The start of the semester brings new classes, new textbooks and even new students, both first years and transfers.
This spring 59 students transferred to California Lutheran University according to Associate Director of Admission Ineke Dyer. Though the number of transfers is significantly smaller that the 247 from the fall, Cal Lutheran still holds orientation twice a year in order to make the transition smoother for new students.
About 50 transfer students attended orientation in the spring and about 200 in the fall according to Coordinator for Transitional and Leadership Development Programs Jaime Faucher. With the majority of new students attending, orientation plays a big role in students’ transition to the university.
Cal Lutheran seeks to be welcoming and supportive by targeting portions of orientation specifically for transfers.
“We do more career preparation, networking with faculty, making sure that their credits that they’ve had at pervious institutions transfer over so there’s a large focus on registrar,” Faucher said.
This focus on registrar allows students to take care of their previous credits and help them enroll in new classes at Cal Lutheran. Registrar does their best to accept credits students have previously completed and to connect them with their new adviser to make scheduling classes as simple as possible.
“Here they found a way to put in everything,” said Megan McDonald, a fall 2014 transfer. “Nothing was unaccounted for and that’s what really helps. That put me as a junior, maybe senior standing.”
Orientation also introduces students to the university along with helping them feel more comfortable as they begin to attend the school. They become connected with students and teachers which allows them to feel like they belong at Cal Lutheran.
“The most important part for students is to be able to see themselves being there for a long period of time and investing a large part of themselves into the community,” Faucher said.
Students transfer to Cal Lutheran for a variety of reasons including dissatisfaction with their previous school and the desire to move to a four-year institution after attending community college.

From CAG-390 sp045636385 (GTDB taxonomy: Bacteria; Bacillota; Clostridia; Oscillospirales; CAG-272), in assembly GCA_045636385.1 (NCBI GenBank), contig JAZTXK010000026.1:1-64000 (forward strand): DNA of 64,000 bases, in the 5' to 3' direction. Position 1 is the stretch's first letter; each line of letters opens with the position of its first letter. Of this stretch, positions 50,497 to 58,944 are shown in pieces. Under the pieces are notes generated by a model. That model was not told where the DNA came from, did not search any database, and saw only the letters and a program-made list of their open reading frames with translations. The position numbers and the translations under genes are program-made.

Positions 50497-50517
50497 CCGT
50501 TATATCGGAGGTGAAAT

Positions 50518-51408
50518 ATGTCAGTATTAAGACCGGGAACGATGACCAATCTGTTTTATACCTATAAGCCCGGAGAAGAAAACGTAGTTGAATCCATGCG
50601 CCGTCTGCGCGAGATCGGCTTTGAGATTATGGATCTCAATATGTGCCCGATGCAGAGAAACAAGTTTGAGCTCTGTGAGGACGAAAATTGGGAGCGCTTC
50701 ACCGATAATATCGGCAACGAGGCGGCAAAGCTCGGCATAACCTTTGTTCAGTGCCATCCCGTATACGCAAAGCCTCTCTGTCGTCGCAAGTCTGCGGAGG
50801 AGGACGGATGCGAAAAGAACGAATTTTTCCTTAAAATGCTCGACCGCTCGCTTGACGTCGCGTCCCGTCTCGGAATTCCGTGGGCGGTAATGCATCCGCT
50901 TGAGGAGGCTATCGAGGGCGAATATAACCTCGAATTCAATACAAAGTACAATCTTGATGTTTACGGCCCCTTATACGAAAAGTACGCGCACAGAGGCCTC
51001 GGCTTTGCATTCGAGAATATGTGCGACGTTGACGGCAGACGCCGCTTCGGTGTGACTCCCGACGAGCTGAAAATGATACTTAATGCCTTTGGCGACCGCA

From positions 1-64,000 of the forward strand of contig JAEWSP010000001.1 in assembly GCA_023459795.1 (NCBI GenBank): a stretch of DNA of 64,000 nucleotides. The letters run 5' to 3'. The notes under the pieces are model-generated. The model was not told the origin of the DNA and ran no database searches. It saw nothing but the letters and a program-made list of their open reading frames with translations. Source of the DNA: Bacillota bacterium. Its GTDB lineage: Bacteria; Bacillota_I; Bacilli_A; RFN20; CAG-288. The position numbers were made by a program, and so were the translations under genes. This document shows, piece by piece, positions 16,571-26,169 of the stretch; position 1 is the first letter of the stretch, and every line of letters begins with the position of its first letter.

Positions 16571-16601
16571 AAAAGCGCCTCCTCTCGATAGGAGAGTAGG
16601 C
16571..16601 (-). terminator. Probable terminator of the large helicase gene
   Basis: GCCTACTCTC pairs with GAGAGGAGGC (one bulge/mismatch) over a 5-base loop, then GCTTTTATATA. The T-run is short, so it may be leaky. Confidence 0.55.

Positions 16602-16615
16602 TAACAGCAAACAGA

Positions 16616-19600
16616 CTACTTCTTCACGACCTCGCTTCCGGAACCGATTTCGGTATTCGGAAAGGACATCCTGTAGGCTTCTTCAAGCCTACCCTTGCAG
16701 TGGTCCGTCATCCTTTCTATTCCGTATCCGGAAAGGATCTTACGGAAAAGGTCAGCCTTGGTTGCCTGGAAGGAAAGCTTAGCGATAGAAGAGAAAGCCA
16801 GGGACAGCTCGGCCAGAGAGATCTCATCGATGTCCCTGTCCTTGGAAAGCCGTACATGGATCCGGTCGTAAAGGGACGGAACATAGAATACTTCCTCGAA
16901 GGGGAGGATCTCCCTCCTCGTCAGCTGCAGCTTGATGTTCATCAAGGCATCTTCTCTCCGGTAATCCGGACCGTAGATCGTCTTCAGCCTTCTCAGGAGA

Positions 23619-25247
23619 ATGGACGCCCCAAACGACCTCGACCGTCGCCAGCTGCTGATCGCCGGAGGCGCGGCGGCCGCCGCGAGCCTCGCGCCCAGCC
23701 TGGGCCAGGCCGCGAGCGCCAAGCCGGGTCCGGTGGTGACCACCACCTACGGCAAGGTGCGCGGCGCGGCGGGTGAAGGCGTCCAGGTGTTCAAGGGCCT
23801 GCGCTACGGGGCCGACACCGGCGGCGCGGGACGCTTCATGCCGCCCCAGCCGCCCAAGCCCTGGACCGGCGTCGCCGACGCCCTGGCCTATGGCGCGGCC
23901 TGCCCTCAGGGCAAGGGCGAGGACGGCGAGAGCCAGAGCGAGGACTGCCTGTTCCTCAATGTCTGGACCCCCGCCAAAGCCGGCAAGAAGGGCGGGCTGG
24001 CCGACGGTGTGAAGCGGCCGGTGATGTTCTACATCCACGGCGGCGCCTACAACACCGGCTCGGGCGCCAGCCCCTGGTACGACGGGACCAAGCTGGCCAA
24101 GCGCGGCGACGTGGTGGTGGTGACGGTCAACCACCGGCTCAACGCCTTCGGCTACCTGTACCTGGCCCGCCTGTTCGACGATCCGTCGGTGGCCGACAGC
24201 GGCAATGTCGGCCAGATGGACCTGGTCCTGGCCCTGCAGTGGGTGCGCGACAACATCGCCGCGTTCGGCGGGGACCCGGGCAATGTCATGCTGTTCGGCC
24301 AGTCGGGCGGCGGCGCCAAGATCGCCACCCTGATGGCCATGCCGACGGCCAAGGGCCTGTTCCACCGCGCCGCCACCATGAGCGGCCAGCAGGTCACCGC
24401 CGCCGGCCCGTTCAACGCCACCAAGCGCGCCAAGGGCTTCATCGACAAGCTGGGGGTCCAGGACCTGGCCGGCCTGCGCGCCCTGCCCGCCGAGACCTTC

“I came from Biola University and that was one year,” McDonald said. “I really wasn’t a fit.”
Her transition to Cal Lutheran however went much better.
“It was a really good one. Everyone is super friendly,” McDonald said.
Erica Gomez, a spring 2015 transfer, came from Grossmont College in San Diego.
“I didn’t want to wait another semester and go to community. Community everybody just does their own thing. I just didn’t enjoy it and I was ready for a change, to meet people and experience college.”
Transfer students also range in life paths, college experience levels and more.
“They may not be your typical transfer student; they may have families, they may be a little older than the 18 to 22 year old college student,” said Marcela Serratos, admissions counselor.
The majority of transfers however tend to be commuters, according to Serratos. Many of them do attend orientation, yet may not spend much time on campus otherwise. This can provide a roadblock for transfers looking to be a part of the Cal Lutheran community particularly because they go to class then go off campus away from the college community.
“Transfer students have that disadvantage that we haven’t been here since freshman year,” McDonald said. “Walk around more, it really helps… I probably need to walk around more and just see what on campus activities there are.”
Faucher, like McDonald, advises new students of the importance of being “open to trying new things and meeting new people.”
Published February 4th, 2015